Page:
This Carado is, in many ways, a typical continental island bed low-profile. However, its combination of sturdy, durable build and relatively affordable pricing is not easy to find elsewhere (except with sister brand, Sunlight). It is refreshingly free of unnecessary bling but you might need to add a few options/accessories to complete your ideal spec.
Base vehicle: Fiat Ducato Price from: £52,899 (£55,435 as tested ) Berths: 2 (3 as tested, optional up to 5) Travel seats: 4 (5 optional) Length: 7.40m Width: 2.32m Height: 2.90m Gross vehicle weight: 3,500kg (optional 3,850kg) Payload: 557kg
This Carado model aims right at the heart of the UK motorhome market. It takes Europe’s most popular base vehicle, the Fiat Ducato, adds a low-profile body and completes it with what has to be one of the most frequently purchased layouts in 2019 - the island bed. It does all this in the usual length of just under seven-and-a-half metres and, crucially, arrives in Britain with price tag of around £55k.
Carado vehicles would be even more affordable if they adopted the back-to-basics specification seen on the Continent. In their homeland, you’ll pay extra for the Basic Package or Chassis Package, but here both are included as standard.
However, with two packs as standard, there are still two more that you can add at extra cost, and both featured on our test vehicle. The Emotion Package swaps the white exterior for one with Champagne-coloured sides, while the Chassis Comfort Package completes the aesthetic transformation with the stylish 16in alloy wheels, blackened headlamp surrounds and a gloss black grille, as well as a bit of bling inside the cab and a leather steering wheel.
As tested, the T449 certainly avoids looking Spartan, although there are still giveaways that you haven’t spent more. The habitation door has no window but does come with a flyscreen and an electric step and the habitation windows are the caravan-style ones that sit proud of the body. What you can’t fault here is the impression of sturdy build quality.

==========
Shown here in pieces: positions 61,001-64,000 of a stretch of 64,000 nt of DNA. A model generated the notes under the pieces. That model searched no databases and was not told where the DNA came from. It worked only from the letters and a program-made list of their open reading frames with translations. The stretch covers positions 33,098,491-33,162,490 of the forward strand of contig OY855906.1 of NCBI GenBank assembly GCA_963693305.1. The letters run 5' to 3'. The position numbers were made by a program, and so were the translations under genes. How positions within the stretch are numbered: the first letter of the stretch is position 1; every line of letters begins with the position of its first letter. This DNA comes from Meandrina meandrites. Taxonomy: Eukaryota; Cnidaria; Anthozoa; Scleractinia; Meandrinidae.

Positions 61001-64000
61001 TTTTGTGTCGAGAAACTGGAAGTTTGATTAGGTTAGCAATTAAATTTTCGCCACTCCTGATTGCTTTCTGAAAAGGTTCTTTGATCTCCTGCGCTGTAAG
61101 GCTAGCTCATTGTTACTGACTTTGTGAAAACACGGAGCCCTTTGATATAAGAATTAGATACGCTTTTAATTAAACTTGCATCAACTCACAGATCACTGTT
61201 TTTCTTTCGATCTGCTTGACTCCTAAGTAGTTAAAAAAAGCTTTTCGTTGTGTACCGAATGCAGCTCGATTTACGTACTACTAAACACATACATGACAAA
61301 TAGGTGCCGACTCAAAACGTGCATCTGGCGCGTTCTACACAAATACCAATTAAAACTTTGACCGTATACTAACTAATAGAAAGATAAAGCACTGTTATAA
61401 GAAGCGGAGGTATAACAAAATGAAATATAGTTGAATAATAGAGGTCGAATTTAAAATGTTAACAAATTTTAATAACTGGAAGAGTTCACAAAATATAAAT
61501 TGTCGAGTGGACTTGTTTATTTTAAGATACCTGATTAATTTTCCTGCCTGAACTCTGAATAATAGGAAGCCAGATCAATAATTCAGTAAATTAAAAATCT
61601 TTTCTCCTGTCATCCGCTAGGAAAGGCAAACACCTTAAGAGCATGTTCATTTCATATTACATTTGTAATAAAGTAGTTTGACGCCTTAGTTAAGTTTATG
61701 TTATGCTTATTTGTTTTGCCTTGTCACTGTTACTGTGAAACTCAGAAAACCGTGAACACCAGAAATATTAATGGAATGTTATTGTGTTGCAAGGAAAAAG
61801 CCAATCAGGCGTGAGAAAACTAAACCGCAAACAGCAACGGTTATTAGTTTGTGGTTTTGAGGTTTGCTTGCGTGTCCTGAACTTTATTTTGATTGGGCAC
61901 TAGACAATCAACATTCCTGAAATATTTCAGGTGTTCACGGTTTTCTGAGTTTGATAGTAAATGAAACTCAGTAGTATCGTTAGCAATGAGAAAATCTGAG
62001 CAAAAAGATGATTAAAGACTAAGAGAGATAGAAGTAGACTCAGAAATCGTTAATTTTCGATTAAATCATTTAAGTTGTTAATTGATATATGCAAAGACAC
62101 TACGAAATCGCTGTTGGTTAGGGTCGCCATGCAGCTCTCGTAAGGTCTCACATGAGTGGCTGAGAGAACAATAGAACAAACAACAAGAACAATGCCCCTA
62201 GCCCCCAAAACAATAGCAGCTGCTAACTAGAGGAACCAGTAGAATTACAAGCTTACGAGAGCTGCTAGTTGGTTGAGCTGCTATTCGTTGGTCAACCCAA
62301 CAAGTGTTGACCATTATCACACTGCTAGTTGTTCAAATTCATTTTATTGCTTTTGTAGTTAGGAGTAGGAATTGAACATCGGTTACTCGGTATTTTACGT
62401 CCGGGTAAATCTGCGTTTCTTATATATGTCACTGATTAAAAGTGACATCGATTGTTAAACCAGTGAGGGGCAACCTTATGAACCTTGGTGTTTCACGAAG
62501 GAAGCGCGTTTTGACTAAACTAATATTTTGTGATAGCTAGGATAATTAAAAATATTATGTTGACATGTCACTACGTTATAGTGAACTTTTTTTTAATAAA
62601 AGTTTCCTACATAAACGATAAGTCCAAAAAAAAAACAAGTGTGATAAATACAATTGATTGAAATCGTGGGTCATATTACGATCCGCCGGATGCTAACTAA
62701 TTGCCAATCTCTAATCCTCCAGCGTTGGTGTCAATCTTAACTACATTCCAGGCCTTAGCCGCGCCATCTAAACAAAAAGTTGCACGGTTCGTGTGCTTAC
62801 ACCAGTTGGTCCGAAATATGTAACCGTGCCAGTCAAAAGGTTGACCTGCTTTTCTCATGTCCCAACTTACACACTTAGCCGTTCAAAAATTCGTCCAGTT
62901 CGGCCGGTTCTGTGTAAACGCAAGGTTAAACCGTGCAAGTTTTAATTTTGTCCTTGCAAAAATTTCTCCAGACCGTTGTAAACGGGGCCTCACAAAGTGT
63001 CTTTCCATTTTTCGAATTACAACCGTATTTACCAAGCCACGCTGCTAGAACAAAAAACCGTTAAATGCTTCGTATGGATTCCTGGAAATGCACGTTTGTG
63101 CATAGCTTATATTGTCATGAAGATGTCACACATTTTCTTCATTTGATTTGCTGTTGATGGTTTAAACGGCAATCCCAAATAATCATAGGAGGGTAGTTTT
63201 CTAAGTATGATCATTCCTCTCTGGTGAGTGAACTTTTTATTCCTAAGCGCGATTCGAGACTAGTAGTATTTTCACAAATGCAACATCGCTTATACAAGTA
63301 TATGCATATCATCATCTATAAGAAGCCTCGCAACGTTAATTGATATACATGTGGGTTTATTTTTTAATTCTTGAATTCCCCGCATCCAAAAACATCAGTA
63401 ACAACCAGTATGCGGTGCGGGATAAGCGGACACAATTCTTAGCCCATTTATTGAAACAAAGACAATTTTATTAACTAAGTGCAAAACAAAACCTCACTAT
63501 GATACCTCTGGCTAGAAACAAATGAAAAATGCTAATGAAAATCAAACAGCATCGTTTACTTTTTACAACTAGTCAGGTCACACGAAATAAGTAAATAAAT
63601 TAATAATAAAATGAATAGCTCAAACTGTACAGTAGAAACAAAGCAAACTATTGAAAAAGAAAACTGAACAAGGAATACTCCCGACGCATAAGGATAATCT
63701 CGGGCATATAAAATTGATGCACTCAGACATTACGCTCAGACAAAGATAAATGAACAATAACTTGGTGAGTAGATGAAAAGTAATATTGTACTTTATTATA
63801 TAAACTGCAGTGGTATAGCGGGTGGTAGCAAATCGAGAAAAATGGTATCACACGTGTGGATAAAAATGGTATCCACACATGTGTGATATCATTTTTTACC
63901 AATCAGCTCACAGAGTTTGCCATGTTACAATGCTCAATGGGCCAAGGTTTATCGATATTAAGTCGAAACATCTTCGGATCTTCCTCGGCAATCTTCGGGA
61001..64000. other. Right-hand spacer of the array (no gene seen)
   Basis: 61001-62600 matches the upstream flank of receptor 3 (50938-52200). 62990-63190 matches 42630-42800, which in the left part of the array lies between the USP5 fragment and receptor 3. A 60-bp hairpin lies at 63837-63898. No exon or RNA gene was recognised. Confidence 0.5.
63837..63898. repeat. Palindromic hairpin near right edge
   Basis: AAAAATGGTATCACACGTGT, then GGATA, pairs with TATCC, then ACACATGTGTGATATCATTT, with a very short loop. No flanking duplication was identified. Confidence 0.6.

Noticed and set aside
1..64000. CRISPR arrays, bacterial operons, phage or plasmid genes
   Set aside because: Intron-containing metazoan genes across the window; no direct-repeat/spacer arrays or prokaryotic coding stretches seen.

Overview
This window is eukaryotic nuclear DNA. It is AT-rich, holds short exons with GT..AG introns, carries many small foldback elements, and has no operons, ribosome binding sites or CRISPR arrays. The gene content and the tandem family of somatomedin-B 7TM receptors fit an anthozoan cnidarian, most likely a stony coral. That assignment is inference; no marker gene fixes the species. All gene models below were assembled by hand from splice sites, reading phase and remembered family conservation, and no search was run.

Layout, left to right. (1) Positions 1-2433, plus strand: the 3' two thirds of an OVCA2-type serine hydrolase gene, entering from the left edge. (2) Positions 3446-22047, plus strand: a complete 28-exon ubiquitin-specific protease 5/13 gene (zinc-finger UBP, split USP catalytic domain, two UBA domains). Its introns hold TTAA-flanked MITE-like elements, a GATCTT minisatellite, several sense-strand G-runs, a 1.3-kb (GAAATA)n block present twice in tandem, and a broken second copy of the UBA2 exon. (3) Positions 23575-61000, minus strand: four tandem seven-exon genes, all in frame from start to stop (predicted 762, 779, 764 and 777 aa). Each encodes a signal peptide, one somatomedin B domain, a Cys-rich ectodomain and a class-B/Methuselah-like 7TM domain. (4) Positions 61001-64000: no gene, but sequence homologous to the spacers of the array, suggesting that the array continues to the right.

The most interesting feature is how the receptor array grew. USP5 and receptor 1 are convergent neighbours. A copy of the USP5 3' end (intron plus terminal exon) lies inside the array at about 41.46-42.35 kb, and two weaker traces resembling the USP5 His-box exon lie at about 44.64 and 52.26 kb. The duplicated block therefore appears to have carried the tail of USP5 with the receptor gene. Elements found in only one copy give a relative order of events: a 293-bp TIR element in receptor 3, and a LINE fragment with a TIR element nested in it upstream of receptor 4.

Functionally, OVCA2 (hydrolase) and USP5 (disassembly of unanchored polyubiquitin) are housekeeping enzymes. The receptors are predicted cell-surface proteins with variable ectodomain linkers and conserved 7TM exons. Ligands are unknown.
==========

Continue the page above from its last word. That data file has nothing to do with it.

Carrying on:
The lounge layout is the European favourite of swivel cab seats, a single side seat and an L-shaped settee incorporating two travel seats. The backrest here is a good deal less upright than many, while the fixed table twists and slides in all directions. Lighting is primarily from downlights mounted under the top lockers and, although there’s a ceiling lamp just in front of the fridge, we'd have liked another one over the table, as well reading lights for the cab chairs.
Even in bright Spring daylight you might wish for more of it to enter the living area, as there are no windows on the offside of the lounge and our test motorhome lacked the overcab sunroof, which is a £439 option worth considering.
You step down from the lounge into the kitchen (before stepping back up into the bathroom and bedroom), so headroom here is up to 2.08m. It’s a pretty well-appointed area, with the inclusion of a Thetford Duplex oven/grill as another Brit-pleasing touch that you wouldn’t see in Germany. Opposite, the fridge/freezer has a whopping 167-litre capacity.
At the rear is the T449’s key feature – the island bed. As with a number of rivals, the bed has a system to create more space around the foot by shortening the mattress. In the Carado, it’s simply an infill cushion that slots in at the head end. Without it, the mattress is just 1.79m long, with the infill added, bed length grows to 1.95m.
With windows on both sides, the bedroom area doesn’t want for natural light and there’s a simple curtain to provide privacy here. Do check out the space between the toilet room on the offside and the foot of the (extended) bed, though, which some may find too tight.
There’s more room around the bed on the nearside because, unusually, the shower cubicle has its frosted plastic doors pinned open by a false floor when it’s not in use. Remove that wooden panel and you step down into a shower with 1.98m headroom, twin drains, a roof vent and a reasonable amount of shoulder room. But with the shower doors unfolded there’s only 130mm between the cubicle and the bed, so you can see why it stows with the doors open.
The toilet cubicle is usable with its door closed, but works best when its door is opened around to shut off the whole en suite bedroom. Then, you’ll appreciate its well-planned storage, large corner basin and generous mirror. All in all, the ablutions facilities work well here.
Under the rear bed is a large locker that might not quite qualify as a full garage as its headroom is just less than a metre (0.97m). Nevertheless, it’s a good-sized space, although the gas locker intrudes considerably on the nearside.
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